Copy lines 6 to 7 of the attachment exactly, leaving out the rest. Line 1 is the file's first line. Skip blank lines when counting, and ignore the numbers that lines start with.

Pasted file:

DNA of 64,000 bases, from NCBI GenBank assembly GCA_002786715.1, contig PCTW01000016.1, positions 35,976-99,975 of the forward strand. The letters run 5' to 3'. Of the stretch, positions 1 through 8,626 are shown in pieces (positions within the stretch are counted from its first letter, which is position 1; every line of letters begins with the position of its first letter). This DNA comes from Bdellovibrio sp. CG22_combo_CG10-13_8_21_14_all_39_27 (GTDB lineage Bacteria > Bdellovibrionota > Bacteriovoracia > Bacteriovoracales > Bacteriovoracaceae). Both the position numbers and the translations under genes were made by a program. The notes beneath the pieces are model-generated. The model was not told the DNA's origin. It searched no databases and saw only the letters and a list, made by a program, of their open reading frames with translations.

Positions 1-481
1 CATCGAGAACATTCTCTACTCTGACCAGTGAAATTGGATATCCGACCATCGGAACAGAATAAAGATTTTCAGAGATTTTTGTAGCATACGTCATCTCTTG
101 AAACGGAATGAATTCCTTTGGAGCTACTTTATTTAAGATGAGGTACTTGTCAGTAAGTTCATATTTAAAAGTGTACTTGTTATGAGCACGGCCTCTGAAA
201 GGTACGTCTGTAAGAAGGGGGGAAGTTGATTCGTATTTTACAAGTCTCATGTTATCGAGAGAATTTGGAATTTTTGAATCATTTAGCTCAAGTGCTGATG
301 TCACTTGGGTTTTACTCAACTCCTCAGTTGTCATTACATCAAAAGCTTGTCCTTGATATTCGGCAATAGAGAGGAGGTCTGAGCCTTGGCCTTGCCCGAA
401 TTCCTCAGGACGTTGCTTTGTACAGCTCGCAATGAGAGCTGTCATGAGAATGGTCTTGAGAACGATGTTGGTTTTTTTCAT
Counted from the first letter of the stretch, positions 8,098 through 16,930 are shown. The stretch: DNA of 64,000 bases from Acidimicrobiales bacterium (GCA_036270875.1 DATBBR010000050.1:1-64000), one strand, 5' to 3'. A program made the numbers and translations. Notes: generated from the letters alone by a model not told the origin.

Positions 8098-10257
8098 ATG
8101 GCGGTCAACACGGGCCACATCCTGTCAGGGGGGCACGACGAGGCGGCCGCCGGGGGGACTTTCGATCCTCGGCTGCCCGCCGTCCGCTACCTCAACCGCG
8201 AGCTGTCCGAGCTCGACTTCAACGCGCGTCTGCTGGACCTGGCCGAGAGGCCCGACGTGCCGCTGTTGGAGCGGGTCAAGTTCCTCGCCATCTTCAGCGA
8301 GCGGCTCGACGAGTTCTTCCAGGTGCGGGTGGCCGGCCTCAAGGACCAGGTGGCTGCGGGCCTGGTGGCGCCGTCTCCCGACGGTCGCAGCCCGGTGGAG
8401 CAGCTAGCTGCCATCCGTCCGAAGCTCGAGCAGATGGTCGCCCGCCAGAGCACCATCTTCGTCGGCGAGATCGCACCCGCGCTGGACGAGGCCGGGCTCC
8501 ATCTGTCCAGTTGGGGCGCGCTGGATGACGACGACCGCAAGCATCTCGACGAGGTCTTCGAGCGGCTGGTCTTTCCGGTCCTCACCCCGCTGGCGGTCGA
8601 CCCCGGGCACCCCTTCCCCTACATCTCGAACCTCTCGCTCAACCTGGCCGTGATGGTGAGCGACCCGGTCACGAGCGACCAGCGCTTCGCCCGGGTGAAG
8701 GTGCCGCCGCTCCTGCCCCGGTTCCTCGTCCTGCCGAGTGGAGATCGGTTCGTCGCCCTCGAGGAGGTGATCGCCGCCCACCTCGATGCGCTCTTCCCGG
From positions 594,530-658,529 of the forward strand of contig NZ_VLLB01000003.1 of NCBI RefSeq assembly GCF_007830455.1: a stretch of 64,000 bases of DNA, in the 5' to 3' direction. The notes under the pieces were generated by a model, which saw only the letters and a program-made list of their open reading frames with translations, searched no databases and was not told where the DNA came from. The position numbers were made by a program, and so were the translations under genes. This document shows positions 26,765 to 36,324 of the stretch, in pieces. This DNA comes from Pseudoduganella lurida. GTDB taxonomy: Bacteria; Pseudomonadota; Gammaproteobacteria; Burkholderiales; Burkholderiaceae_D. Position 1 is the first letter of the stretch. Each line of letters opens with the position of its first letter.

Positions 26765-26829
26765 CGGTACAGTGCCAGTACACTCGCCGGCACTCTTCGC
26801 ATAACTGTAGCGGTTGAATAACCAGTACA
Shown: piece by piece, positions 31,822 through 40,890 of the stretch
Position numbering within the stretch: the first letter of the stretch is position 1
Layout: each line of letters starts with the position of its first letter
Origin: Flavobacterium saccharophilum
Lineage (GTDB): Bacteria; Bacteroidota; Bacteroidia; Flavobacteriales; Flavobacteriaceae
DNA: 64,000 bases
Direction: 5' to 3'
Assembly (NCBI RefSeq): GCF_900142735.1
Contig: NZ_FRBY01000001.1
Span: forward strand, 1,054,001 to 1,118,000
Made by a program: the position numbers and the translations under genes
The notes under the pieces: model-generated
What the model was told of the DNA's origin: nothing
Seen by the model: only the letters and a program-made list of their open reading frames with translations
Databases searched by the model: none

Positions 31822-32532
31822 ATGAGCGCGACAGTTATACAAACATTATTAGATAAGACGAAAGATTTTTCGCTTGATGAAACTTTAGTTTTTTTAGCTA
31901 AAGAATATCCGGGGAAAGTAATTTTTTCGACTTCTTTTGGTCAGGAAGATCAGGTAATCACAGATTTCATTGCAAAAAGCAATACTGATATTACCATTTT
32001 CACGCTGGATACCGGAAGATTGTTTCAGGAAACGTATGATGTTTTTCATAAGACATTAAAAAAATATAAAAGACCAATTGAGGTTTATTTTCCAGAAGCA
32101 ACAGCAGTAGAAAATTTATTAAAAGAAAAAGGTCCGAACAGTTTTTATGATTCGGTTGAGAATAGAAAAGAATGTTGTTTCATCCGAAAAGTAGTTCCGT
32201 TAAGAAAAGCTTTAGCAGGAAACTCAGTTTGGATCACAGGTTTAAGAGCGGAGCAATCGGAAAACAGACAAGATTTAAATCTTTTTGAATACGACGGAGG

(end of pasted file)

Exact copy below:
301 TCACTTGGGTTTTACTCAACTCCTCAGTTGTCATTACATCAAAAGCTTGTCCTTGATATTCGGCAATAGAGAGGAGGTCTGAGCCTTGGCCTTGCCCGAA
401 TTCCTCAGGACGTTGCTTTGTACAGCTCGCAATGAGAGCTGTCATGAGAATGGTCTTGAGAACGATGTTGGTTTTTTTCAT